For a long time, these roles formed the structure of a development team; Devs, QA Testers, and SysAdmins. Each specialized in their work, without necessarily knowing the work of the others. In this structure, the flow for deploying a new functionality was:

  1. Developers created or maintained software product functionality
  2. The QA testers did the job of testing the new changes and giving a verdict
  3. The SysAdmins were in charge of deploying the new functionality on their infrastructure.

This seems like a good flow, and it was, but speed and stability were compromised due to a phenomenon that occurred between these roles. Throw over the wall!

This phenomenon was named after the action of throwing something on the wall, forgetting and delegating responsibility to the person on the other side of it. That is, the Devs created the new functionality and threw and delegated the responsibility to the next role without having any communication of the requirements that their partners needed to be able to prove this. In many cases, they threw the responsibility of returning to the Dev, in other cases they threw this responsibility over to the next wall, to the SysAdmins, and the action could be repeated, throwing the responsibility from wall to wall, directly affecting the efficiency and agility.

These practices also affected the coordination that should exist between these teams. Pointing the finger was a common practice when something went wrong, and the endless review boards did not help to improve this. Ego, hostility, misunderstandings; all the necessary ingredients for the failure of any project and, not to mention, bad equipment. Software products were delayed at best and ended up being very expensive at worst.

This environment was ripe for a revolution. And it happened.

The term DevOps is born from taking part of two words:

  • Dev = Developers
  • Ops = Operations (Sysadmin)

Yes, that easy and practical. But what is DevOps?

Let’s answer this with another question: What is not DevOps?

DevOps is not:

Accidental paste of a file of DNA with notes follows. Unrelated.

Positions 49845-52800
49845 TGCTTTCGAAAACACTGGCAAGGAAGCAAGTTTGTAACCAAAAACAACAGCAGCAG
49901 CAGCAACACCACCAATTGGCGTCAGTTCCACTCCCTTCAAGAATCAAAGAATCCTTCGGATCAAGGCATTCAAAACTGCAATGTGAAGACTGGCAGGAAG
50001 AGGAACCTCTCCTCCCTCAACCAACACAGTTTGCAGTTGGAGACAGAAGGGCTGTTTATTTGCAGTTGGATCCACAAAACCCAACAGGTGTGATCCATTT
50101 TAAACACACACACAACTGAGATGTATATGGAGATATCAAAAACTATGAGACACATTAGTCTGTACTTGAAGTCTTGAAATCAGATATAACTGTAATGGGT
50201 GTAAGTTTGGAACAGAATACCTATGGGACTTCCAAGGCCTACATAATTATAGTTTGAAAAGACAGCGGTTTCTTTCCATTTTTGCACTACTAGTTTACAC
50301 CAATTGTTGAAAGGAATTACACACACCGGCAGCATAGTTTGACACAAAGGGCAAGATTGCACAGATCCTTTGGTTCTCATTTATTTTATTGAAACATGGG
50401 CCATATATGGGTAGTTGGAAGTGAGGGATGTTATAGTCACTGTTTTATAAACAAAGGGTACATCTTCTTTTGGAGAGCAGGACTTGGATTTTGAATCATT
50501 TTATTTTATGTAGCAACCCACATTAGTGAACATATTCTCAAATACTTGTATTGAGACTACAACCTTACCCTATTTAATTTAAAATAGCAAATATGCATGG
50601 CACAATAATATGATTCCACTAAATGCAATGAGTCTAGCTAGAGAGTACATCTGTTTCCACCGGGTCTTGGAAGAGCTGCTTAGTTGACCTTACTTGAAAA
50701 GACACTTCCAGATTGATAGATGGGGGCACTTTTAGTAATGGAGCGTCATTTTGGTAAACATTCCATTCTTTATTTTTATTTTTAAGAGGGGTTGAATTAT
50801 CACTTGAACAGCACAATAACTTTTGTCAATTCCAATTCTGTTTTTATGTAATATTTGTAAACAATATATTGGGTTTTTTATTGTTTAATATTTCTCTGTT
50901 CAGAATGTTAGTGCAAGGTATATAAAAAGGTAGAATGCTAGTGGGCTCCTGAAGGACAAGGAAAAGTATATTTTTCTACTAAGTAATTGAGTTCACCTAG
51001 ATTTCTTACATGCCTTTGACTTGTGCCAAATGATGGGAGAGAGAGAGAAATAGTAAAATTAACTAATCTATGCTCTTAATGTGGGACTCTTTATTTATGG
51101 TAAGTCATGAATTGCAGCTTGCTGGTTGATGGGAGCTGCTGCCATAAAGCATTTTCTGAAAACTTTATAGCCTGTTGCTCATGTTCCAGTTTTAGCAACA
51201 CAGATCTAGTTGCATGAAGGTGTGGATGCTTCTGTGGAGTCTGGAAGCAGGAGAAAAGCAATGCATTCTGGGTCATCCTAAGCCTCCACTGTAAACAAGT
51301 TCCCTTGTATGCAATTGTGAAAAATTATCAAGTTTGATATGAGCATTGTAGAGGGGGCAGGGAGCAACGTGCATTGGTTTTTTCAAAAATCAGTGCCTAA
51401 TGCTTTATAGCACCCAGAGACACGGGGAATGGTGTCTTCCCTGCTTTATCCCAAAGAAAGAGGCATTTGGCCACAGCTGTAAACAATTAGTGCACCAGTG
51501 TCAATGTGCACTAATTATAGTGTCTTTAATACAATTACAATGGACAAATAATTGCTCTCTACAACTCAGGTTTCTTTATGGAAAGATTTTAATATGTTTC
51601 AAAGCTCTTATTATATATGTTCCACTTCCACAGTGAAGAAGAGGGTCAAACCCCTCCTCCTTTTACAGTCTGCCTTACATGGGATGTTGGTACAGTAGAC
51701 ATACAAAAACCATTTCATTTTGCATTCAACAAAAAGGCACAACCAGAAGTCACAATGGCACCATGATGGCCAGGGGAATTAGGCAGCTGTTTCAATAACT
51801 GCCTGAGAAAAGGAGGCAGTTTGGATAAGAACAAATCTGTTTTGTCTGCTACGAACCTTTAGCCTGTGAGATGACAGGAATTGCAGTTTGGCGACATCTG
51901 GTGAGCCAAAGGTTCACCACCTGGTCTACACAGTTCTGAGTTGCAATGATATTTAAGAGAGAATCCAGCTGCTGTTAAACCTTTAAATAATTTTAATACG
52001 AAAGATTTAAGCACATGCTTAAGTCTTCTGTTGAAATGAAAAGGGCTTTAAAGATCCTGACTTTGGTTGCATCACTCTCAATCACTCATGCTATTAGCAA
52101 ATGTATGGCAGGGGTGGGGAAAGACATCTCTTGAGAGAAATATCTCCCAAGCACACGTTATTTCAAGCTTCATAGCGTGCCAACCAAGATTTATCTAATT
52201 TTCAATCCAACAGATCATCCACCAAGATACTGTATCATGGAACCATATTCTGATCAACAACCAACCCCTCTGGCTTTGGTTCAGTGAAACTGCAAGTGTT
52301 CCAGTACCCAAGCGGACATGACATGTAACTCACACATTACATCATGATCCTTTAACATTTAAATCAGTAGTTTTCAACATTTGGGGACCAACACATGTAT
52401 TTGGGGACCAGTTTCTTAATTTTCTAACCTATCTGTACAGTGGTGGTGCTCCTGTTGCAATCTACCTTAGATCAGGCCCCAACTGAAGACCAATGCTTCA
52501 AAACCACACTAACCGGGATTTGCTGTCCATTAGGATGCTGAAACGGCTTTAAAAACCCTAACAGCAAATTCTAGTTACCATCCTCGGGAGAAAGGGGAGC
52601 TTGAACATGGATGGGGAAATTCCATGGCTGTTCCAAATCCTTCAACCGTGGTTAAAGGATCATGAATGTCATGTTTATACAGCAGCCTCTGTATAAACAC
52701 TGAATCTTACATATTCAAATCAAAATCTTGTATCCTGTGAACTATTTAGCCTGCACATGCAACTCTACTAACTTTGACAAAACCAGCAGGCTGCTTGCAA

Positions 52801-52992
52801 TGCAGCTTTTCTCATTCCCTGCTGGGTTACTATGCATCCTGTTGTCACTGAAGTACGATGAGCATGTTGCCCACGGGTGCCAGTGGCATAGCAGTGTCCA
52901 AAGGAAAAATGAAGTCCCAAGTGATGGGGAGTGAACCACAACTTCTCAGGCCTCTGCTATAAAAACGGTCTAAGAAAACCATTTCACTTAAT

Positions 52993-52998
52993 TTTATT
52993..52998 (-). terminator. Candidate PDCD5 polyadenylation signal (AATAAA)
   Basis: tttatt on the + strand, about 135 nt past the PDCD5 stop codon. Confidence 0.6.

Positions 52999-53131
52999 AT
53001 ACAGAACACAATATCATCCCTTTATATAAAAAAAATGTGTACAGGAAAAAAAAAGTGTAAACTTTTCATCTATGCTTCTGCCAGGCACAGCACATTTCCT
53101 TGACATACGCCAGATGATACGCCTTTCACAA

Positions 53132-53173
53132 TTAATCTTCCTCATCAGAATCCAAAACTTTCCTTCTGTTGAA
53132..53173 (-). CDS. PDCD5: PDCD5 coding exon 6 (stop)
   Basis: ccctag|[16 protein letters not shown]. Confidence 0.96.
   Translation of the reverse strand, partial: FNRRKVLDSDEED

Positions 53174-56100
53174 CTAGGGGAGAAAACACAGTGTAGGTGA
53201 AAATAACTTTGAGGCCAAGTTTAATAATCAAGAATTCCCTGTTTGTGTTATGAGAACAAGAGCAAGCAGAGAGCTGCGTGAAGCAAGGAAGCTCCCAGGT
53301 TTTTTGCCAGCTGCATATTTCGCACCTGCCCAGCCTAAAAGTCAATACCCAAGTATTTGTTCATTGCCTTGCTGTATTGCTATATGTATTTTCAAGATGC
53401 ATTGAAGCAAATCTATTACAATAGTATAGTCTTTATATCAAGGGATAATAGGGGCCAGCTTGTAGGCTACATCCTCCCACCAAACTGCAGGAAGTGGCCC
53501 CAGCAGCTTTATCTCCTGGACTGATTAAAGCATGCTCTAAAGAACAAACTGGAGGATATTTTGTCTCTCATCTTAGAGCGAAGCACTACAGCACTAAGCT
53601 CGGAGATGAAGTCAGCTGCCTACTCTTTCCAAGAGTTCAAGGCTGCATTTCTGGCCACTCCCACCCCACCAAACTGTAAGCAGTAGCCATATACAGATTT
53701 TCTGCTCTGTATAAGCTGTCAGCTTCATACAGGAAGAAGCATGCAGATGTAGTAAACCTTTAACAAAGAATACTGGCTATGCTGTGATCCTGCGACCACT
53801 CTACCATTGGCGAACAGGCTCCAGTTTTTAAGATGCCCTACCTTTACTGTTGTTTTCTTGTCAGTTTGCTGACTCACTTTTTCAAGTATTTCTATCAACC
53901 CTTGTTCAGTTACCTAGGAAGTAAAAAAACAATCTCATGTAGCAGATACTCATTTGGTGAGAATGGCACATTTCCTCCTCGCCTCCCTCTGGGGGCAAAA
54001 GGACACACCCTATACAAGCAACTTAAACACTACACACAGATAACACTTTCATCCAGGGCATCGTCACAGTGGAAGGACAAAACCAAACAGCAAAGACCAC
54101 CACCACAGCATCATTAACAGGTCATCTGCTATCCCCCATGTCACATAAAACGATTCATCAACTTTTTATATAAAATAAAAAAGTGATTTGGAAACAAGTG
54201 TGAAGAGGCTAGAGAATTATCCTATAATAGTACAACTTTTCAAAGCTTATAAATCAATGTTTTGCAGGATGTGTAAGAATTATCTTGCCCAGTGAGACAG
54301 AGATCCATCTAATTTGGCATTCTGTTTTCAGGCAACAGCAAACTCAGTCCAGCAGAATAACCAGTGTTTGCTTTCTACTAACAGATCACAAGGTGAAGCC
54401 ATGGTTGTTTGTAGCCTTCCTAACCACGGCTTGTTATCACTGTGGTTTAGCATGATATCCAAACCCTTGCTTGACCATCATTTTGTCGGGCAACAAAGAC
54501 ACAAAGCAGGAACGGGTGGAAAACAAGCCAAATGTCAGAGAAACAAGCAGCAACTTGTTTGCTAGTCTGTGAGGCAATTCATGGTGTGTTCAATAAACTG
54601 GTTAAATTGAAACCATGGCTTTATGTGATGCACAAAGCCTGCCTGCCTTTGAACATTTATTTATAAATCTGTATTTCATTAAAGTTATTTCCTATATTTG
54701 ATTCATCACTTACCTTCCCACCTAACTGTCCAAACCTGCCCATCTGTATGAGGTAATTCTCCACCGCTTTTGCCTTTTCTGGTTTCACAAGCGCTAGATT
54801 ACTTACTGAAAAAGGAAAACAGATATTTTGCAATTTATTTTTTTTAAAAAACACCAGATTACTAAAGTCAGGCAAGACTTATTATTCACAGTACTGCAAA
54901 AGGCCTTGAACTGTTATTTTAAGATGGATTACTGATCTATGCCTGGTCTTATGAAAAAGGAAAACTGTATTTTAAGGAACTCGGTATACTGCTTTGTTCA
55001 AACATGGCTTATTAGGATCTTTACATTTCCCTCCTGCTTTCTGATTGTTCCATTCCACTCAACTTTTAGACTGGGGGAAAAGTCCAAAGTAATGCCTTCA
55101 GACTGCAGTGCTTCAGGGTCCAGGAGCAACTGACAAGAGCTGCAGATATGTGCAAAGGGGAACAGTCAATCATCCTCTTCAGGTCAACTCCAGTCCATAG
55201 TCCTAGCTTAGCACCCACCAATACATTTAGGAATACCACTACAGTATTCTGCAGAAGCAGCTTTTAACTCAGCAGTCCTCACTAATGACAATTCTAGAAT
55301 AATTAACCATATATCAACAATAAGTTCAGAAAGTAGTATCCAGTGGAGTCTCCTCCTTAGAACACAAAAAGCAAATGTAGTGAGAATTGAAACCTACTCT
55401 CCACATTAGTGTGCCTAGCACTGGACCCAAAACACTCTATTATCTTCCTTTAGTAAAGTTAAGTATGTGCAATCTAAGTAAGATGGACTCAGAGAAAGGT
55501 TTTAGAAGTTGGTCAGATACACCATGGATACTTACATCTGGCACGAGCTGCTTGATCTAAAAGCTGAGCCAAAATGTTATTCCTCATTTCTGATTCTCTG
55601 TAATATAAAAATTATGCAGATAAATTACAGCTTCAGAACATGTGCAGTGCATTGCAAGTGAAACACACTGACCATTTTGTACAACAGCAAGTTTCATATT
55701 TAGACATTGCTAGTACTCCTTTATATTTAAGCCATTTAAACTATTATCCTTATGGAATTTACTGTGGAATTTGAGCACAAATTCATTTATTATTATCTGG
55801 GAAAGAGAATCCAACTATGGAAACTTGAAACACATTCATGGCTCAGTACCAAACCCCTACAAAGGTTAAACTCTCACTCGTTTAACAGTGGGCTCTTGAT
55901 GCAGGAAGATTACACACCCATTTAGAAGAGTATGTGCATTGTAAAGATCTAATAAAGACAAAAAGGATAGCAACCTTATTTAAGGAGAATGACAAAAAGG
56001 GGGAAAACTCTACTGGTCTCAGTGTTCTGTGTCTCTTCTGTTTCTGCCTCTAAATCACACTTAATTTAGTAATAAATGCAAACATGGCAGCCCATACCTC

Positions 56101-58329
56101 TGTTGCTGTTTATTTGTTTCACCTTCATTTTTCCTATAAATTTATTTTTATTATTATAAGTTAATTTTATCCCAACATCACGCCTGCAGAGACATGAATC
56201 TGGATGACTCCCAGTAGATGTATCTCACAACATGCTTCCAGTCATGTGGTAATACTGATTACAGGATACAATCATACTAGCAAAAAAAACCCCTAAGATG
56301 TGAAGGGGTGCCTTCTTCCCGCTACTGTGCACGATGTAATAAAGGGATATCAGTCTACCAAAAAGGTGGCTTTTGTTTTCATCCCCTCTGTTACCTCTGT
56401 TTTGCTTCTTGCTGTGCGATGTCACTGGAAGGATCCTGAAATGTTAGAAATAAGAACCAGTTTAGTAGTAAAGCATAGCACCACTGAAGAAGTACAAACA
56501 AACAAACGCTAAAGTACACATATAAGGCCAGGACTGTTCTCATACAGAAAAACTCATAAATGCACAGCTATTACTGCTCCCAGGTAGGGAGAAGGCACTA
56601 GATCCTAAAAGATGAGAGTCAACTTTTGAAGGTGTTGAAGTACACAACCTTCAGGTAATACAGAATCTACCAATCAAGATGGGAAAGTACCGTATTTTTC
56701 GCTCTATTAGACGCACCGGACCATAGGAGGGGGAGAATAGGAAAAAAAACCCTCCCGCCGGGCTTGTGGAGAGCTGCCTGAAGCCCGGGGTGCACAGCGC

• A career
  • A degree or job
  • A product
  • The cloud
  • A series of tools
  • An industry standard

DevOps is:

  • A culture
  • A philosophy for working
  • A series of good practices

There is no DevOps charge, rather there are people who practice DevOps. It is not a series of tools, rather DevOps creates tools. But the tools don’t carry out DevOps; DevOps creates the standards and not the other way around. DevOps makes use of the Cloud, but is not necessarily the Cloud. Make sense? Stay with me!

This movement was born in 2009 thanks to people who were aware of these problems and the burdens they caused. Patrick Debois and Andrew Shafer initiated this movement, a movement that grows more every year and specializes more. The growing number of DevOpsDays events held worldwide each year are proof.

But how did this movement help mitigate these practices?

If we put it in perspective, this problem occurred because the objectives of each role were opposites itself. While the goal of the Developers was speed, the goal of the Sysadmin was stability. While some wanted to make the largest possible number of features available to end-users, the others had to guarantee product availability and stability. Changes are the main cause of system errors, so here is the dilemma.

With DevOps, new ways arise to ensure the speed of creating new features and making them available to end-users, while still maintaining product stability. With practices such as TDD, continuous integration, continuous deployments, and monitoring among others, DevOps turned out to be the next step to improving the industry.

There’s no such thing as perfection. There are still errors but in reality, there are fewer and fewer, with a faster response time. There is more control over each release and this gives a competitive advantage to companies and products.

Written by Ricardo Alberto Perez, Site Reliability Engineer at Wizeline
Written by Ricardo Alberto Perez, Site Reliability Engineer at Wizeline

Nellie Luna

Posted by Nellie Luna on November 26, 2019